Avatar: Frontiers of Pandora Review | A Feast for The Senses and Not Much Else

Value for Money
$ 70
There's really no other way to describe it; this game is staggeringly beautiful. Your eyes and ears are in for a sensory feast of exoplanetary proportions the moment you set foot in the vibrant and teeming wilds of Pandora - if you can forgive the boring gameplay and pacing issues, that is. In the end, this game is all flash and no bang.

Avatar: Frontiers of Pandora is an action-adventure FPS set in the vibrant wilds of the alien planet, brought to you by the brilliant minds at Ubisoft. Read our review to see what it did well, what it didn't do well, and if it's worth buying.

Avatar: Frontiers of Pandora Overview

Avatar: Frontiers of Pandora Pros & Cons

Pros Cons
Checkmark Staggeringly Beautiful Visuals
Checkmark Acute Attention to Detail
Checkmark The World is Literally Alive
Checkmark Pacing is Inconsistent
Checkmark UI Looks Horrendous
Checkmark Gaming Takes a Backseat

Avatar: Frontiers of Pandora Overall - 88/100

There's really no other way to describe it; this game is staggeringly beautiful. Your eyes and ears are in for a sensory feast of exoplanetary proportions the moment you set foot in the vibrant and teeming wilds of Pandora - if you can forgive the boring gameplay and pacing issues, that is. In the end, this game is all flash and no bang.

Avatar: Frontiers of Pandora Story - 8/10

Avatar: Frontiers of Pandora's story was designed to appeal to those who haven't seen the 2009 movie. It features a unique story that runs concurrently with the movie's main continuity, featuring new characters and mature themes like identity and culture. Pacing issues keep it from being perfect, but it's perfectly acceptable overall.

Avatar: Frontiers of Pandora Gameplay - 7/10

The gameplay is initially engaging but plateaus before long, creating a drawn-out sequence of events held together by the game's robust environment. The level-locked progression system and uninspired skill trees serve as the final nails to this game's gameplay coffin, forcing it to be an astoundingly pretty - but ultimately empty - shell.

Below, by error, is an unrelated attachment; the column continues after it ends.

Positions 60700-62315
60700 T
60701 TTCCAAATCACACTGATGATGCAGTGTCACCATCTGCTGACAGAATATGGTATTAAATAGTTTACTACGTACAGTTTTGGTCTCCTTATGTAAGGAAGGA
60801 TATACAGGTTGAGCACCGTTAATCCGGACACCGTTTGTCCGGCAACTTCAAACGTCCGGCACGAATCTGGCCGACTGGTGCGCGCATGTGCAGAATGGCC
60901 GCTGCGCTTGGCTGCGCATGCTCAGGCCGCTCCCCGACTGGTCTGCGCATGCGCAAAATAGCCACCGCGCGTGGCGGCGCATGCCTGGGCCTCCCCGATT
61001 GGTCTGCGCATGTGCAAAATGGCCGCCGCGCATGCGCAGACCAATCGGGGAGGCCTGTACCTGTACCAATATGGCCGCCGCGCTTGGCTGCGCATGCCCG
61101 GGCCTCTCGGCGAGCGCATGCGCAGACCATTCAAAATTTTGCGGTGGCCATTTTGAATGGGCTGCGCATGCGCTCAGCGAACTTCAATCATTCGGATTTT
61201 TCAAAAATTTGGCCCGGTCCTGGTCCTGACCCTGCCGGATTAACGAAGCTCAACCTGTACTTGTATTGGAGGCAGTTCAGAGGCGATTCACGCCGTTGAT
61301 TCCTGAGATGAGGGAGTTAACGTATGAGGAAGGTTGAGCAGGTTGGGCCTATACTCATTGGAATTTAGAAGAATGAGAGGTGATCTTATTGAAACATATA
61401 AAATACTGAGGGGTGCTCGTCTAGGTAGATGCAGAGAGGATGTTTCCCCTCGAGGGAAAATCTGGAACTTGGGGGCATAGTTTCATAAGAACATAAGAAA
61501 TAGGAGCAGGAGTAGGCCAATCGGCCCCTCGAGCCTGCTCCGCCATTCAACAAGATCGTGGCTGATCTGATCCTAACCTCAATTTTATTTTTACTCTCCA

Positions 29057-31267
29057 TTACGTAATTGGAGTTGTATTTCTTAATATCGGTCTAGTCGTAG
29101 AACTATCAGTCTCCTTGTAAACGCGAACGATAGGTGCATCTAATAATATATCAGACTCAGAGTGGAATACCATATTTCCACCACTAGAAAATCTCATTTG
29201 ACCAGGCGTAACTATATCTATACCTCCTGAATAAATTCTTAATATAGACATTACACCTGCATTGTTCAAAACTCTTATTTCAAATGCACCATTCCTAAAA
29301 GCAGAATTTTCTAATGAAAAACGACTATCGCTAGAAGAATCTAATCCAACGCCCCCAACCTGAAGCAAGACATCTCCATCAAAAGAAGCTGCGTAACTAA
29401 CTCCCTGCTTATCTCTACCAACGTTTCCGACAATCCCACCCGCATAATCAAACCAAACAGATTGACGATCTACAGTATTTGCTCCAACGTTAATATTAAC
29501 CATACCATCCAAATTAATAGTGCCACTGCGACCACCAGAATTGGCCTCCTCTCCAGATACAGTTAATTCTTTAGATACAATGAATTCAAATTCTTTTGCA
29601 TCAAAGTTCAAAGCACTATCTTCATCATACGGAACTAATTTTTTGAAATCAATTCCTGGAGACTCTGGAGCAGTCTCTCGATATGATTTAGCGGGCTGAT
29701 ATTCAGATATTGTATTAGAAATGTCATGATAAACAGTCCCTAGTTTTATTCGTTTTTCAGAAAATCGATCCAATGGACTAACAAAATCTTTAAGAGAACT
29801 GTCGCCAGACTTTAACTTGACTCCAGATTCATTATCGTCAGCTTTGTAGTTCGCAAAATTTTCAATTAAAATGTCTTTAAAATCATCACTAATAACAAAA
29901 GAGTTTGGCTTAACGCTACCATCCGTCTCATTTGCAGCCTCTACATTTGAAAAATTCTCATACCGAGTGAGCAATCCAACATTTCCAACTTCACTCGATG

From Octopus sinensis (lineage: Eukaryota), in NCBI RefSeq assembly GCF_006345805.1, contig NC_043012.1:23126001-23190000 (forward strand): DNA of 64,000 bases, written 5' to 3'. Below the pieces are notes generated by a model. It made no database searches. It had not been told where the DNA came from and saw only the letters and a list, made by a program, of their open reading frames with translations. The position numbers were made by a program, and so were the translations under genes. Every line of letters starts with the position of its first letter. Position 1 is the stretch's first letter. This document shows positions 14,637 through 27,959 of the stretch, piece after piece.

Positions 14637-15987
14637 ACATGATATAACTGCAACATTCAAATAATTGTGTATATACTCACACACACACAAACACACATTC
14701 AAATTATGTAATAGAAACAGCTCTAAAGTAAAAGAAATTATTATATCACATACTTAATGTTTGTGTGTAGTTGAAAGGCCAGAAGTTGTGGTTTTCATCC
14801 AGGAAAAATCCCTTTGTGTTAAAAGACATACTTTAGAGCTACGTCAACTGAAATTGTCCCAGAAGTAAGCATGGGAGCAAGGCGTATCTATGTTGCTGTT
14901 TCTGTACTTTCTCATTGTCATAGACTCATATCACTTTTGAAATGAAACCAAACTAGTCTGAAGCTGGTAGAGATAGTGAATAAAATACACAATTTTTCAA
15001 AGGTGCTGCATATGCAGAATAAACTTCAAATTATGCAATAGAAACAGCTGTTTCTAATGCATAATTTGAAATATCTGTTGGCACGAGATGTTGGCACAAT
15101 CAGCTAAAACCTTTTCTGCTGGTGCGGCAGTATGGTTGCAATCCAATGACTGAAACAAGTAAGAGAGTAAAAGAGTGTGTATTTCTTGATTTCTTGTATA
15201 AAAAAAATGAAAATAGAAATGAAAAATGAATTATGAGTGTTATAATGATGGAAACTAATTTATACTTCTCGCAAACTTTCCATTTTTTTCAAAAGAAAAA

Avatar: Frontiers of Pandora Visuals - 10/10

This game brings the complexity, ferocity, and unerring majesty of an untouched alien world to your fingertips. The game isn't just a pretty sight either, as the animation of each model is as fluid as nature intended. Though its UI is an absolute eyesore, the unfettered beauty of Pandora more than makes up for it.

Avatar: Frontiers of Pandora Audio - 10/10

While this game's visuals make up the environment of Pandora, this game's audio takes you there. Forest ambiance is hard to get right, doubly so if you're trying to evoke flora and fauna that don't exist in real life, yet here we are. Apart from that, the game's voice acting is also top-notch, providing the polish you'd expect from the greatest talents in the industry.

Avatar: Frontiers of Pandora Value for Money - 9/10

Avatar: Frontiers of Pandora costs a whopping $70, but it's worth every penny. While it's true that the repetitive gameplay and predictable story make this game imperfect, you're getting an open-world sensory feast like no other in return. In addition to the game's cost, one might also need to spare some coinage to get a better rig, as the game does have a hefty system requirement. It will all be worth it in the end when you're crunching through Pandora's underbrush in stunning 4K.

Avatar: Frontiers of Pandora Review | A Feast for The Senses and Not Much Else


Avatar: Frontiers of Pandora is exactly what it says on the tin. If you were looking to explore the wild frontiers of a thriving exoplanet, then that's exactly what you're gonna get. I'd say "-and then some", but that really is all you're going to get. Let me explain. This game has a vibrant and reactive ecosystem that's easy to get lost in, but its gameplay and combat leave much to be desired. It sort of feels like an RPG character that's overpowered in one regard while severely underpowered in another.